Log in to your hosting account to do this, and open phpMyAdmin. Select your WordPress database and then click on the SQL tab.

In the SQL query, write the following:

UPDATE wp_posts SET post_content=(REPLACE (post_content, ‘’,'’));

Ensure that you replace the old URL and new URL with your domain HTTP and HTTPS respectively. Then click on the go button. Once it is done, you can paste all the content and images with the new HTTPS URL. You can clear your cache and revisit your website to confirm that the mixed content warnings of WordPress are resolved.

Top WordPress Mixed Content Plugins

Inspecting, enforcing, and addressing mixed WordPress content alerts manually can be a time-consuming process. Fortunately, there are several mixed content plugins in WordPress that can help streamline the method. We have already listed a few in the above measures, but here are a few others that you may find useful.

Really Simple SSL

Really Simple SSL automatically configures your site to run over HTTPS. You need to enable SSL through your host and sit back and enjoy it.

It also enables .htaccess redirects and changes your website address to HTTPS. Really Simple SSL fixes the mixed content warnings that you might expect.

SSL Insecure Content Fixer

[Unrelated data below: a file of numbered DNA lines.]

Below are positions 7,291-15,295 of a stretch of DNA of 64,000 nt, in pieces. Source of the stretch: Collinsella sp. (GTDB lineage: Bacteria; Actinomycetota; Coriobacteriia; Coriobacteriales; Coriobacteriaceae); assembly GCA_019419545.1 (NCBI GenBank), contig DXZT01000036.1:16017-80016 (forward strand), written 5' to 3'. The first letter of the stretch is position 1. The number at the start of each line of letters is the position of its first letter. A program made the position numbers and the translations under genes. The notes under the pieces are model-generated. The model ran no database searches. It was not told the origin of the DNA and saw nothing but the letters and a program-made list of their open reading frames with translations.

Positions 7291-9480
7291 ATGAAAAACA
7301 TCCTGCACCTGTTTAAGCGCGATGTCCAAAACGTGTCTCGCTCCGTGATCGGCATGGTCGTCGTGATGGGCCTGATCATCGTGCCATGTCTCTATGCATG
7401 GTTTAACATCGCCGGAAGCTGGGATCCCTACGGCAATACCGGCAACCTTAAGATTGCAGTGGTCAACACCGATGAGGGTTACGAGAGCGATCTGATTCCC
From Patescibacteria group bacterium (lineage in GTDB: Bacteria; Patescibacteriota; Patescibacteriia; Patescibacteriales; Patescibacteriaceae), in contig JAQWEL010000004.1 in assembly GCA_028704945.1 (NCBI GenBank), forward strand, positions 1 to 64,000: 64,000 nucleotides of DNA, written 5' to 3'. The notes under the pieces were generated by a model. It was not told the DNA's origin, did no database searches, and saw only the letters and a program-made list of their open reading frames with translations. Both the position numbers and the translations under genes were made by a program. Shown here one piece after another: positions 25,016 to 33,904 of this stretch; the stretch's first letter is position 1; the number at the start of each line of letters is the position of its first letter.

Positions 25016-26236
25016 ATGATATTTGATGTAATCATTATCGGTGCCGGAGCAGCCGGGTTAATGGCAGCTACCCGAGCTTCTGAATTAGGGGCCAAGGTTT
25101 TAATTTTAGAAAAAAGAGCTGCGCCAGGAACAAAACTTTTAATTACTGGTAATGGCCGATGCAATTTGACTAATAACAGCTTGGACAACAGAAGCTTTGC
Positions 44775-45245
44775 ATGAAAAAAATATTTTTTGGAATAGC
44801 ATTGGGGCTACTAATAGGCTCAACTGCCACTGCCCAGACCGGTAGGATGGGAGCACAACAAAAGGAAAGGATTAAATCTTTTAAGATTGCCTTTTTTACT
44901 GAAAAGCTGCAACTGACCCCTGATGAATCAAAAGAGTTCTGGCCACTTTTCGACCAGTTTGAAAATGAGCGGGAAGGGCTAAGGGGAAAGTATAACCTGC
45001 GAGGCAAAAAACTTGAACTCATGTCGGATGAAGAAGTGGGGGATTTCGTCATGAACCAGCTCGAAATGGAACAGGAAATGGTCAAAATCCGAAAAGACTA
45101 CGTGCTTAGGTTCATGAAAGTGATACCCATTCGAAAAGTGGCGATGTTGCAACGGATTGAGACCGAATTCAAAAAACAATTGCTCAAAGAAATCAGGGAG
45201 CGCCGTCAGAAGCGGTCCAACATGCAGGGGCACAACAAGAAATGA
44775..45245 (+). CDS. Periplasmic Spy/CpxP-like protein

SSL Insecure Content Fixer is a free plugin that you can use to solve the mixed content warnings. It automatically detects the insecure content on your website. 


Since Google has added HTTPS as a ranking factor and has started to mark sites without “not secure” SSL certificates, it is recommended that you protect your WordPress site by installing one. However, it’s important to properly configure your site for HTTPS encryption to prevent and solve WordPress mixed content warnings.

As we have already discussed in the article that by following these four steps you can easily resolve the mixed content warnings:
  1. Be sure that you are using a Valid SSL Certificate
  2. Change the URL from HTTP to HTTPS
  3. To redirect HTTP to HTTPS set a rule.
  4. Search and Replace to Update Links

Also by adding an SSL certificate can boost your WordPress site security. So I hope that this article gives you all the insights of the mixed content solution and makes your life easier.

Author avatar
Tim Michaels
I am into WordPress and web development for the last 10 years. I use my experience to help people just starting with WordPress. Follow my blog at WP Uber for everything related to WordPress.